The Bing team announced a major design refresh on Tuesday, introducing a new logo and combining its semantic and social search options in a single pane to the right of the search box.
It’s designed to “instantly feel at home alongside all Microsoft products,” reflecting the growing presence of Bing across Microsoft’s various devices and services, said Scott Erickson, a senior director on the Bing brand team, in a blog post.
Bing Manager of UX Experiences Lawrence Ripsher echoed this sentiment.
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“We can now speak to our Xbox consoles to find and interact with digital entertainment. Our Windows Phones offer contextually relevant suggestions and can translate languages in real time. Bing image search is now part of Word, and Bing Maps part of Excel. Bing is now an important service layer for Microsoft, and we wanted to create a new brand identity to reflect its companywide role.”
One of the biggest design updates in the new Bing is a combined region on the right side of the search results page that displays related content both from your social networks and from “entity” entries about people, places and things. You can see an example below in the search results page for a query on “Katy Perry.”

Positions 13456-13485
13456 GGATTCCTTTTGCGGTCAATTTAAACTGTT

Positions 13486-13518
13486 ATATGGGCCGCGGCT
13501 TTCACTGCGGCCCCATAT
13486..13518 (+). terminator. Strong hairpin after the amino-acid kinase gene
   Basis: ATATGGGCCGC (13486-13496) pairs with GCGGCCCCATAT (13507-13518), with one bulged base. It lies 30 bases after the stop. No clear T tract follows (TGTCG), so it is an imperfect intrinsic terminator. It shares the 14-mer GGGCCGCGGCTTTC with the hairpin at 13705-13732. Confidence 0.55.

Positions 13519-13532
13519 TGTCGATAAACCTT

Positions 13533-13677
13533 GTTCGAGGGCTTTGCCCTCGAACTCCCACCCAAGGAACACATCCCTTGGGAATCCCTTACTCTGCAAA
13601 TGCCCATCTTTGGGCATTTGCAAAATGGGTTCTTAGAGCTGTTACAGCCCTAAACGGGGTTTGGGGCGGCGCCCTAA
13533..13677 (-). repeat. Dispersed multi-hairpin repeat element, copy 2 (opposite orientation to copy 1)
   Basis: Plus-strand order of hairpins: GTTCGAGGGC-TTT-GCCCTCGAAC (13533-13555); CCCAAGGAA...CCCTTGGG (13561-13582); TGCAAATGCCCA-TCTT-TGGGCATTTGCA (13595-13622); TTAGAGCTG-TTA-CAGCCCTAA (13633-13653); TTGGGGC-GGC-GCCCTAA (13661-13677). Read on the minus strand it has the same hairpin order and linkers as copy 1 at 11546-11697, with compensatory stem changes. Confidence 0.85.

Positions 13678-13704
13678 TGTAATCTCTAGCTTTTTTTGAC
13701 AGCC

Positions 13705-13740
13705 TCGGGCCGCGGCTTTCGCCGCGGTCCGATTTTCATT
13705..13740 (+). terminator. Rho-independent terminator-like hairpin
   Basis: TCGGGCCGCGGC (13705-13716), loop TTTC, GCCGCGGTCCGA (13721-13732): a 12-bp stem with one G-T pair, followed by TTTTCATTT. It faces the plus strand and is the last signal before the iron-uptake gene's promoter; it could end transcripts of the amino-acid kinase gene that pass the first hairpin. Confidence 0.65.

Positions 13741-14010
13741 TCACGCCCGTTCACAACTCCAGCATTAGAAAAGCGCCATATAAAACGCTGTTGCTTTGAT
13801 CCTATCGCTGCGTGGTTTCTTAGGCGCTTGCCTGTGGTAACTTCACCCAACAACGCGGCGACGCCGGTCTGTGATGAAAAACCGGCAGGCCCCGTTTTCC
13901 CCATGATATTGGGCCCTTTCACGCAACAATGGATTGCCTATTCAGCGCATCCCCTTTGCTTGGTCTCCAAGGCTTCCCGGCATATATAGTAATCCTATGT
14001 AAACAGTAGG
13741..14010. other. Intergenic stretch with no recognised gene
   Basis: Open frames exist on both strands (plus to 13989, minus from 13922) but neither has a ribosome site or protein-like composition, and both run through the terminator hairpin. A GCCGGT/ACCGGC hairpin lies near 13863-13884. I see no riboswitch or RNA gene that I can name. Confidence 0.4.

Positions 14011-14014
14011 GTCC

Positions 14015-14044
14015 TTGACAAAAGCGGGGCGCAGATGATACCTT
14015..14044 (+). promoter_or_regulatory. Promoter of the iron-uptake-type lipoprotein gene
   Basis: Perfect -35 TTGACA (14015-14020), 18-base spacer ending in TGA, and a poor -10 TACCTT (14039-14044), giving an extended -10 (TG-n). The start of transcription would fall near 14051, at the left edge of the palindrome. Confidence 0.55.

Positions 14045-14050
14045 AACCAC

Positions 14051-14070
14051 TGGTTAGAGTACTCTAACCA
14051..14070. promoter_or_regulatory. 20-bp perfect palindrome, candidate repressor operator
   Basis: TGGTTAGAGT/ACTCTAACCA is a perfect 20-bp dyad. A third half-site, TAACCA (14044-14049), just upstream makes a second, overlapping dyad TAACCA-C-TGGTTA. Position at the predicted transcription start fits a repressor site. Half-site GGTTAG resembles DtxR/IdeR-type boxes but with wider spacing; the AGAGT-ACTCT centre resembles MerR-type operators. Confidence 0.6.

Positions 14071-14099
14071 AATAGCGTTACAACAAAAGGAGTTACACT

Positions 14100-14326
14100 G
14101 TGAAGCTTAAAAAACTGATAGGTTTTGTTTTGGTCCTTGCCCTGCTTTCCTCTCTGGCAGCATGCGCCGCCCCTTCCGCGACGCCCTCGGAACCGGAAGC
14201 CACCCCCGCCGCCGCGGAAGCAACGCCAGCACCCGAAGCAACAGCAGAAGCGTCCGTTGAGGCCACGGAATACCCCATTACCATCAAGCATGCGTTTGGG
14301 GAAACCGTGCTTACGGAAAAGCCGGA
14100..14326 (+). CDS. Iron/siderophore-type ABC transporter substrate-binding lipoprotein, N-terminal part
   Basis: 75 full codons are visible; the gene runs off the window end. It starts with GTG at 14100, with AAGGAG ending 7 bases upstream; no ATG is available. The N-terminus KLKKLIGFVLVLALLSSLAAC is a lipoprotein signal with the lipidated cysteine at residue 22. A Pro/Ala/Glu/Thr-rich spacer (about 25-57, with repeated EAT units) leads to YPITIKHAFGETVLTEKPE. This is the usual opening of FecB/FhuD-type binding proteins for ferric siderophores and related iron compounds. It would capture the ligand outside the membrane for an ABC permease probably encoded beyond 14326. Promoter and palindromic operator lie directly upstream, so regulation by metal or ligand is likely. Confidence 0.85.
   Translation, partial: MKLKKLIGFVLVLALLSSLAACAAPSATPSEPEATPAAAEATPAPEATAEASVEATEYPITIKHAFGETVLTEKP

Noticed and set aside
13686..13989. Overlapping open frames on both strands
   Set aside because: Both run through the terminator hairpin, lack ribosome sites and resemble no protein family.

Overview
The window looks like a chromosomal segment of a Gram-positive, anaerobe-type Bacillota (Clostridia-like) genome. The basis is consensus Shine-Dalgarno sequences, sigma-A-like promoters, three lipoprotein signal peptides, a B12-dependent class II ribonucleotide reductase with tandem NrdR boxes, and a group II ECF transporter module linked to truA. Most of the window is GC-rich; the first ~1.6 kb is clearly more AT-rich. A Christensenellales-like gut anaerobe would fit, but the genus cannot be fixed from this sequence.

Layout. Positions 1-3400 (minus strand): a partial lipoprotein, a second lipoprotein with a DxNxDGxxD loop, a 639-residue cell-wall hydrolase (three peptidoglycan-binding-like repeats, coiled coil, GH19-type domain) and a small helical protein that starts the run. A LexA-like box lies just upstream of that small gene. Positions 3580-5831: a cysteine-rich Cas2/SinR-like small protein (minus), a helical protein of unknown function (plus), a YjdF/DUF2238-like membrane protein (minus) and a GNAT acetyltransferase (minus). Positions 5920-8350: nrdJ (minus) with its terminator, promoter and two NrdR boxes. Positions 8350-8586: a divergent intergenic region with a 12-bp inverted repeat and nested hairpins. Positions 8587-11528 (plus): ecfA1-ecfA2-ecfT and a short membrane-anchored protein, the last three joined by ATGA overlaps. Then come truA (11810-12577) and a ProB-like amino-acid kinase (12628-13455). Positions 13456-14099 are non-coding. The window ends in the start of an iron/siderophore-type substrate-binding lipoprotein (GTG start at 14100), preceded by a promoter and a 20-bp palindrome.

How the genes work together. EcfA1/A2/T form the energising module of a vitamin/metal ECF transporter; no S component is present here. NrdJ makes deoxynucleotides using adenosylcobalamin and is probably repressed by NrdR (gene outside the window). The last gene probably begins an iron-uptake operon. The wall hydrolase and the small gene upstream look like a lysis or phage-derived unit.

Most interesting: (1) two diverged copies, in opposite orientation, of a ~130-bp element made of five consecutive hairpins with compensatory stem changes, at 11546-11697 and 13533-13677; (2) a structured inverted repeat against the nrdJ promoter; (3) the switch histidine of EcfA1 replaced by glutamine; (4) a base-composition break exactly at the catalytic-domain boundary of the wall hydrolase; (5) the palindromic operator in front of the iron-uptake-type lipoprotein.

Another new feature, dubbed “Page Zero,” helps you find what you’re looking for before you even see a results page. Start to type a query, and Page Zero will show you content that’s likely to be helpful before you hit “Enter.” Here’s what it looks like for the same “Katy Perry” search:
Page Zero can also help you filter out results you don’t want by letting you disambiguate between similar or related topics. For example, if you type “Jon Stewart” into the text box, you can use Page Zero to indicate whether you want content about “The Daily Show” or just the man himself:
Sometimes there’s virtually no ambiguity about the information you need, of course. For those cases, Bing now features a new module at the top of the page, which puts that information front and center:
The new Bing is also built to look great and work well across all the devices you use, from phone to tablet to desktop, including recent mobile enhancements.